Evolution v. Creation Watch: The Cambrian Explosion (545 Million Years Ago), the Cambridge Explosion (1869), and Natural Selection Replaced by the Eschaton?

Here is a depiction of the HMS Cambridge firing a torpedo (Illustrated London News, 1869):

And here’s a fossil from the Cambrian explosion (image source: Wikipedia).



And here’s my question: does the Cambrian explosion (the relatively sudden appearance of most phyla over a 10 million year period) torpedo evolution by random mutation and natural selection? Jerry Fodor and Massimo Piatelli-Palmarini, in their book, What Darwin Got Wrong (2010, pg. 52), think it might:

[M]orphological explosions may well reflect major changes in internal constraints as crucial components in speciation. If so, then the effects of natural selection may well consist largely of post-hoc fine-tuning in the distribution of subspecies and variants (Newman and Bhat, 2008): quite a different kind of account from the one of gradual selection of randomly differing small variations.

University of Chicago geneticist, Jerry Coyne, however, insists that, absent a miracle, the phyla in the Cambrian had to have simpler and common precursors that diversified, like everything else, via good old fashioned mutation and natural selection. The fossil record, being incomplete, is causing us to think in a confused way about this. He presents, as illustration of this confusion, an Intelligent Design argument (in which a phylum is likened to an automobile chassis), and smacks it down:  

[T]he “top down” pattern is precisely what is expected if life resulted from a designing intelligence: humans, who are conscious designer[s], use a top-down strategy in their creations.  Automobiles, for example, have retained the original design of an engine, four wheels, etc., while varying only in detail as time progressed.

This is a clever argument, but of course fails when we have a good fossil record, as in the evolution of mammals from reptiles or of amphibians from fish.  We don’t see fully-evolved mammals appearing suddenly in the fossil record, later spinning off the various groups of modern mammals. Rather, we see a gradual divergence of mammal-like reptiles from reptile-like reptiles, with the major groups of mammals forming later.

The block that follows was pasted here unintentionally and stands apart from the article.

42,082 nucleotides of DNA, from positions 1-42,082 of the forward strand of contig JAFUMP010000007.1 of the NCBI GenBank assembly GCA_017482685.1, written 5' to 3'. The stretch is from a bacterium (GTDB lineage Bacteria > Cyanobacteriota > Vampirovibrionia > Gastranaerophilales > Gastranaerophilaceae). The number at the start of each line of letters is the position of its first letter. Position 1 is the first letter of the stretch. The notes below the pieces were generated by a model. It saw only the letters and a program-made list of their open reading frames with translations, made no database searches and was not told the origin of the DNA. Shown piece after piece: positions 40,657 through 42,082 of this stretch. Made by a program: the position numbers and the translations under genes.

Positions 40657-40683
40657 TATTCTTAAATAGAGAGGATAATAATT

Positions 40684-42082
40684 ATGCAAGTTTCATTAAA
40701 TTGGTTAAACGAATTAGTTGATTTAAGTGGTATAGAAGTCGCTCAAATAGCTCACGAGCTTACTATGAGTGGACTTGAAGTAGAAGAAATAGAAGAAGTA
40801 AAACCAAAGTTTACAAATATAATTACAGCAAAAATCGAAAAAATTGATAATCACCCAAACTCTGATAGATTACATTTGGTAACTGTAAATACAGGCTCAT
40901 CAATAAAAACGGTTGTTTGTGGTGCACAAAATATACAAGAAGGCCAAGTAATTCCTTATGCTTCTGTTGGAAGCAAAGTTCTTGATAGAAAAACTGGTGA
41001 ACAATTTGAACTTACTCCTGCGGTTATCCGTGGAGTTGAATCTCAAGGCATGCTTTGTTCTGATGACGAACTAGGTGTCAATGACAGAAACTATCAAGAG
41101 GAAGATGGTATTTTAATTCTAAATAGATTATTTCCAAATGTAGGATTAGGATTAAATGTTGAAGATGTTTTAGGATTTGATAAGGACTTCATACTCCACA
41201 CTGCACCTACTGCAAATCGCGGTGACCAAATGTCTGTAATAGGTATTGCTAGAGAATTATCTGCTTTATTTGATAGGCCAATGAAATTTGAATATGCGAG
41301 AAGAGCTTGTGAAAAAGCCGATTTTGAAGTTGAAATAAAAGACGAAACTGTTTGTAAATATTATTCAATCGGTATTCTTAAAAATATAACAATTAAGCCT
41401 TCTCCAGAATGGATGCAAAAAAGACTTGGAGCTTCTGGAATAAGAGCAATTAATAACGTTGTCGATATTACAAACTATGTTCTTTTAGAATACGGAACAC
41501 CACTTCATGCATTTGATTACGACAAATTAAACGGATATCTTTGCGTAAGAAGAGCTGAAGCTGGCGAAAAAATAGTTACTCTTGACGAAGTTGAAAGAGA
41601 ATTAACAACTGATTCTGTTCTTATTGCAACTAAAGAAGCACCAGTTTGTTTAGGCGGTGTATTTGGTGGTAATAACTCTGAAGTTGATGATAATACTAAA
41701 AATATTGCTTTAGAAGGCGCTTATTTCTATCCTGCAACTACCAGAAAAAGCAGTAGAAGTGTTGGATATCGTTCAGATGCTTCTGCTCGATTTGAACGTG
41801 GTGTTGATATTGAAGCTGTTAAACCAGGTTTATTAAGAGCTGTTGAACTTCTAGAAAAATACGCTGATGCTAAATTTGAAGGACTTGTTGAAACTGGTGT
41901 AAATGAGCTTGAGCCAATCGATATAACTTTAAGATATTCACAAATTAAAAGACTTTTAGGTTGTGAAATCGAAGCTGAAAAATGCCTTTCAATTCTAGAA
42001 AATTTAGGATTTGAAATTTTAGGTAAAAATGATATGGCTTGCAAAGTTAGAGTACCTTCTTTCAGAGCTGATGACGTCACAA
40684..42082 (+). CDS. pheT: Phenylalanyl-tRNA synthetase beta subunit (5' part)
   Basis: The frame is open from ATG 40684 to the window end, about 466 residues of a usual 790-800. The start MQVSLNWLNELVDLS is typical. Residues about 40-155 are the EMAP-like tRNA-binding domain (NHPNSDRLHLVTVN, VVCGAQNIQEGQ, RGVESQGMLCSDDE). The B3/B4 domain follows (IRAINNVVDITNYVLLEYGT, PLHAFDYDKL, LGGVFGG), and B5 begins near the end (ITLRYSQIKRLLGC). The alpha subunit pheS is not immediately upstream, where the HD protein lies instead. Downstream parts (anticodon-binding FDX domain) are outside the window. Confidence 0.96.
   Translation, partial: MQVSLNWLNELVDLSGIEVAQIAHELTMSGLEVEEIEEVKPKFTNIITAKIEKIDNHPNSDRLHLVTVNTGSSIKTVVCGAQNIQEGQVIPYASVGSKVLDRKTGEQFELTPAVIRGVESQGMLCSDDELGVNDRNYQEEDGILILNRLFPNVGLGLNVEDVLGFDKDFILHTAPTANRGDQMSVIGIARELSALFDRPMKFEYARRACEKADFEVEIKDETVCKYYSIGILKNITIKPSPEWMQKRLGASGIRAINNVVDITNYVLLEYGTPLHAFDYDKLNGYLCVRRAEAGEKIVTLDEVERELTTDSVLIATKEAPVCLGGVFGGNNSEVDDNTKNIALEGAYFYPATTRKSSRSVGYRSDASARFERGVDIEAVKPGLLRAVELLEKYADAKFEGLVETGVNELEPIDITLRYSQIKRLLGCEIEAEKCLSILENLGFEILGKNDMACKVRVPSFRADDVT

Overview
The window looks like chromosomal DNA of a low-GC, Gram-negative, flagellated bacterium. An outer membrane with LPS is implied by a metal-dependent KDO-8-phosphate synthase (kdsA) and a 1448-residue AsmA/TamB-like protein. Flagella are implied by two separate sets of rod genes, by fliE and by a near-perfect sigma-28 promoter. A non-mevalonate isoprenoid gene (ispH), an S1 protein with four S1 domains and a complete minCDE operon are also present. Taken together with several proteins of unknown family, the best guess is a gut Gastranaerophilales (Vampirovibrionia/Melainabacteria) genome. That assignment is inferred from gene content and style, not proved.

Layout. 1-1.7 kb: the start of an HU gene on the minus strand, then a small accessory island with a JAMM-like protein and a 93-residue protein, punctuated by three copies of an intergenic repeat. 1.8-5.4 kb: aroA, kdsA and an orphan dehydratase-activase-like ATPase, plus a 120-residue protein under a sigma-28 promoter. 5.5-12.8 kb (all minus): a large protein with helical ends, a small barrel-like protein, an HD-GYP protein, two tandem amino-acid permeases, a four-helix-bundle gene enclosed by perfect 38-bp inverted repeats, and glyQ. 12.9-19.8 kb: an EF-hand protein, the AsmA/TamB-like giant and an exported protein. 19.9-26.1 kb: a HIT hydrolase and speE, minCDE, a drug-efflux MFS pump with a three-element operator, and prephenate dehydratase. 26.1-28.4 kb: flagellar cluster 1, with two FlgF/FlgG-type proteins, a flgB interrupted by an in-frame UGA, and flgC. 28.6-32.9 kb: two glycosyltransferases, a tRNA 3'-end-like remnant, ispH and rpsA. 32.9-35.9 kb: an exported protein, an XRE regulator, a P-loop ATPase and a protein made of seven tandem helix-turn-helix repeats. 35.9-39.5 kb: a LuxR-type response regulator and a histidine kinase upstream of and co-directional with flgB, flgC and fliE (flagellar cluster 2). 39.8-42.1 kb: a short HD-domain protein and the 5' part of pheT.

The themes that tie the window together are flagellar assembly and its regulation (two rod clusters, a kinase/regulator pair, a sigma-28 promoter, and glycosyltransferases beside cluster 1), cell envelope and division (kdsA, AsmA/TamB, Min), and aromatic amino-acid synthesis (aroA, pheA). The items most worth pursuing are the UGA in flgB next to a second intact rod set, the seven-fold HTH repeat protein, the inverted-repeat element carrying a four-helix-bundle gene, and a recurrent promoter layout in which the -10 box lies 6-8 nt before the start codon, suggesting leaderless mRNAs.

In other words, Coyne is suggesting that what is true of classes (mammals and reptiles) surely is true also of phyla (like arthropods and chordates), and therefore the design argument must fail “when we have a good fossil record, . . .”

But that’s the problem, isn’t it? With regard to the Precambrian and Cambrian, it seems we don’t have a good fossil record. Or, rather, perhaps we do, and it’s just not matching our expectations of incremental increases in complexity and diversity via mutation and natural selection.

At the level of class, natural selection, as a chief mechanism of evolution, appears secure. But at the level of phyla, something seems curiously amiss. Like the historic disjunctures represented by the Big Bang and the appearances of life and mind in the universe, the Cambrian explosion seems to be a jump—a saltation, a French Revolution—that “changes everything.” When we talk, for example, about evo-devo, it is the basic body plans (arthropods, chordates, etc.) set in the Cambrian that are conserved. The on-off switching of the hox genes focus on the developmental timing and modular components overlaid upon the basic body plans. Thus, like the Big Bang and the origins of life and mind, the Cambrian explosion looms like an ontological mystery (a mystery of being): how did so much that is beautiful, complex, and essential to subsequent life arrive so suddenly, as if drawn from a magician’s hat?